Belgium is in an interesting confluence of distinct culinary influences. It neighbours France, Germany and the Netherlands, and its cuisine borrows from each to a degree that I suspect they would not be game to borrow from each other. I’ve mentioned before that I think countries with long histories of an openness to inter-regional culinary fusion end up with the best cuisines, so I was excited to try this area of Europe. I wasn’t disappointed; Belgian food has elements of the unabashed ode to fat, potatoes and beer from Germany, as well as an appreciation for subtle complex flavours, fresh produce and wine from France and a flair for whimsy from the Dutch. Indeed, it’s often said that Belgian food happily combines the quality of French cuisine with the large portion sizes of German fare – I can think of no better advertisement! When eating Belgian food, I’m afraid beer is a near-compulsory accompaniment, given that they produce more than 1000 different varieties of beer, more per capita than any other country in the world. I suspect in an attempt to justify this extraordinary variety, there are typical expected beer-pairings with different courses and types of meals. As a starting guide: you should drink a wheat beer when eating seafood, blonde beers with white meat, dark beer (such as dubbel) with red meat, and fruity lambics with dessert. The existence of a “dessert-beer” has endeared me to Belgium for reasons I can’t quite explain. So, appropriate beers in hands, let’s launch into Flemish fare!
Moules frites is perhaps the most famous of Belgian foods – consisting of mussels and French fries. It is said to have arisen from Flemish home cooks living near the coast, who often turned to shellfish during winter when there was a shortage of fish. I cooked the mussels traditionally in garlic, onion, thyme, parsley, white wine and Pernod. I’ve mentioned Pernod before during Southern France week – it’s a liquor that tastes strongly of aniseed and pairs perfectly with seafood. It was quite subtle in the mussels, with the herbs and white wine shining through as much stronger flavours. I happen to think that white wine with seafood is the epitome of deliciousness, so I always knew I would love this dish, but the reality was even better than expected. I made oven-baked fries (because I hate to deep-fry), and they soaked up the mussel/wine-juices as if especially designed for the job. Indeed, it could be argued that this is was the case, as Belgium often claims the title for inventor of chips, specifically paired with shellfish. According to many Belgians, the English term “French fry” arose from English-speaking soldiers hearing Flemish people speaking French while eating fries during World War I and erroneously attributing them to France. This is violently debated by the French, however, who also claim to have founded the concept, and who are also famous for serving moules frites. As far as I’m concerned, the two countries can continue their dispute, because the more moules frites in the world, the better.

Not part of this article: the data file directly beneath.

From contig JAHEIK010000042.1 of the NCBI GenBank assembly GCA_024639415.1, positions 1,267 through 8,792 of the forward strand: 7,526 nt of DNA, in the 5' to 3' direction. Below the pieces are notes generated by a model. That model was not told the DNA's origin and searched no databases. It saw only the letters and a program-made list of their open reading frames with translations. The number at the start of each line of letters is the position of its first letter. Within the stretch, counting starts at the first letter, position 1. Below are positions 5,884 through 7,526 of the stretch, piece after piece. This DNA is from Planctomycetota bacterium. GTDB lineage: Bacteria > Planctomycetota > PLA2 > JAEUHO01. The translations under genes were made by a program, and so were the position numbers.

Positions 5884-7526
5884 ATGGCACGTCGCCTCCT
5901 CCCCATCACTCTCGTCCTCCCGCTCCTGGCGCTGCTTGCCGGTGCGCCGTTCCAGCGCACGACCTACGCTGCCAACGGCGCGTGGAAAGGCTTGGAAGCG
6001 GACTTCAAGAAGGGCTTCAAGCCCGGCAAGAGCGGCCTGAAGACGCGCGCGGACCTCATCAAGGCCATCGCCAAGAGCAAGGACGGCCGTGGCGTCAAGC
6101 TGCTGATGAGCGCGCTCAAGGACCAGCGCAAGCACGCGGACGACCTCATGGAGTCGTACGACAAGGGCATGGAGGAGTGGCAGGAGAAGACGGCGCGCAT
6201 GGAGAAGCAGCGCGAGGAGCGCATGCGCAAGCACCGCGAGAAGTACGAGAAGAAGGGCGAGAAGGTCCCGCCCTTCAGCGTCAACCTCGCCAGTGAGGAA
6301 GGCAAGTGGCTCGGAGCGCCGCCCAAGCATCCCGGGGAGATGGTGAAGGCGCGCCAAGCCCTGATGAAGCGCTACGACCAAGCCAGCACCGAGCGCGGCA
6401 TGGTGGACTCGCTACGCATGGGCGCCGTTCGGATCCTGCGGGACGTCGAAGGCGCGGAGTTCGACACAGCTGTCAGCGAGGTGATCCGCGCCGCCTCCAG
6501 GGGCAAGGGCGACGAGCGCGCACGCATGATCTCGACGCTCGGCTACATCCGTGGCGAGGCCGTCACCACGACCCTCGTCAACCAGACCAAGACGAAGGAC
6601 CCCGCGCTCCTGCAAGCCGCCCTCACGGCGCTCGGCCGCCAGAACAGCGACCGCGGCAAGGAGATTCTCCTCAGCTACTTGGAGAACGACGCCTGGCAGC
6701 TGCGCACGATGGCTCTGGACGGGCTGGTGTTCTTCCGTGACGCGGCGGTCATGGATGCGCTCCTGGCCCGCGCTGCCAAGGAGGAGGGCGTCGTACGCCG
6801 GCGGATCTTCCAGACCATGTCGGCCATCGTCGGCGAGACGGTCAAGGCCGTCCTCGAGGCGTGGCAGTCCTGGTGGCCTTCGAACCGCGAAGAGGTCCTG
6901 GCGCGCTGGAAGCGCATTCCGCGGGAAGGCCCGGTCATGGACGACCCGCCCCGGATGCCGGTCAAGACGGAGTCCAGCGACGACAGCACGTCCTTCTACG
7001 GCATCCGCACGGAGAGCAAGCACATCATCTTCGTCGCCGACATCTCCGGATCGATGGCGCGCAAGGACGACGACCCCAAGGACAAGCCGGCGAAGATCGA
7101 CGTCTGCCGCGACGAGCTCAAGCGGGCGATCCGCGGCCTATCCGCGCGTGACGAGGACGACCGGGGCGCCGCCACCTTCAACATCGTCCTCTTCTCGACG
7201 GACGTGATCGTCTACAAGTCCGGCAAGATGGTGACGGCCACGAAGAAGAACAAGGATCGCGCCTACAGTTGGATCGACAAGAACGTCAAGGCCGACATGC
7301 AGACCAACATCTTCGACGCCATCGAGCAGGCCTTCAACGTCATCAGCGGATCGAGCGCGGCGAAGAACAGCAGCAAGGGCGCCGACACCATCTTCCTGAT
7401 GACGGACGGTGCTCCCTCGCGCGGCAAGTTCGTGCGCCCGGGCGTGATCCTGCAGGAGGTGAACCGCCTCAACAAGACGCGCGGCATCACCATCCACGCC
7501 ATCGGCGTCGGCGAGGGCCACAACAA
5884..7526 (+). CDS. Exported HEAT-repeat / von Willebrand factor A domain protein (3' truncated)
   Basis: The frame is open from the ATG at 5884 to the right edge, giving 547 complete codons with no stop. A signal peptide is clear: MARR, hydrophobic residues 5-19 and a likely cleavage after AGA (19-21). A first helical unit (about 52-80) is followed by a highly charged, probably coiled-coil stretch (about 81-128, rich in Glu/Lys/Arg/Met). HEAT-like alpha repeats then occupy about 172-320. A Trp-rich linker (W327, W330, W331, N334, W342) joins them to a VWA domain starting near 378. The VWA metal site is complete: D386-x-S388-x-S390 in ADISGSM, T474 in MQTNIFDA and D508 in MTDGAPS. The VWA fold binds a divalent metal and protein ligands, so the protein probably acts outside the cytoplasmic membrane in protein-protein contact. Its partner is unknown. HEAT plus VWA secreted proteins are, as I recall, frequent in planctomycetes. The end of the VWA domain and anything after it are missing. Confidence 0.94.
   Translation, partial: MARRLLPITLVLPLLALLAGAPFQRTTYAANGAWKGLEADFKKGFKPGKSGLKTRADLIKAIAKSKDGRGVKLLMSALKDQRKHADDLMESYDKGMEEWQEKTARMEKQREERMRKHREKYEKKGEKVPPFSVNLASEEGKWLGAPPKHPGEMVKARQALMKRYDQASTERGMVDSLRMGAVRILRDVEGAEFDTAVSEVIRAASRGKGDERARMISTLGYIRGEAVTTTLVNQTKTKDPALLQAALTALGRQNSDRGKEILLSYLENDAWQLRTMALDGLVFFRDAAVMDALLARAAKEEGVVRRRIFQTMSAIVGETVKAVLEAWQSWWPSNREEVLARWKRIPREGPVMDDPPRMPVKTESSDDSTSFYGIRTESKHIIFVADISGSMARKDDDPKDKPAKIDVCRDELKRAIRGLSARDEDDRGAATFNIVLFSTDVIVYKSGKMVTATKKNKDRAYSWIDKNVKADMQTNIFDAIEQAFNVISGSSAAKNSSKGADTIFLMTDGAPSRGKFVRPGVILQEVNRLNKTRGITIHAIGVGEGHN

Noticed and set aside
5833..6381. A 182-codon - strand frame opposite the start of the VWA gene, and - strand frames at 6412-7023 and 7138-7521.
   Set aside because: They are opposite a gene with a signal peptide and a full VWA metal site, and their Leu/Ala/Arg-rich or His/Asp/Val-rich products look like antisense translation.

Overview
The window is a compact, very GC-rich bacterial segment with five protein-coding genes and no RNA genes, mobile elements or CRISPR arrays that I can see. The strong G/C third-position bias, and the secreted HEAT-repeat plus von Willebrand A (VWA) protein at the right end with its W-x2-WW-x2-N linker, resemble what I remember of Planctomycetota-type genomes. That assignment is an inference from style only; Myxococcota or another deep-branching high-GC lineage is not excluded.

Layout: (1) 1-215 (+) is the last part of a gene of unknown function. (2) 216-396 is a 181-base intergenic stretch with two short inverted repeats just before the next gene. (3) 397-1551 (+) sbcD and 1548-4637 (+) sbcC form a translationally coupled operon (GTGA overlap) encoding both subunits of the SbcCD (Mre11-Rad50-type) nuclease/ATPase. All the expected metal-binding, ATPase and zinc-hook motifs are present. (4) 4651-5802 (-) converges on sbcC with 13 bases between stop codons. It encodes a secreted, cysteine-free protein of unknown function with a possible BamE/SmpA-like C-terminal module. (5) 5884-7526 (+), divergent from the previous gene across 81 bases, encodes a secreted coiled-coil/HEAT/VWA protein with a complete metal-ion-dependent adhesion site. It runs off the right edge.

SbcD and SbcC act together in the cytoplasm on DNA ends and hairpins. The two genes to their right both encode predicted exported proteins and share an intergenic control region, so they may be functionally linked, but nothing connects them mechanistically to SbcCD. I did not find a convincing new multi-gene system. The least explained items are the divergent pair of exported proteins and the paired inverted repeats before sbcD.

Tomate aux crevettesalade liégeoise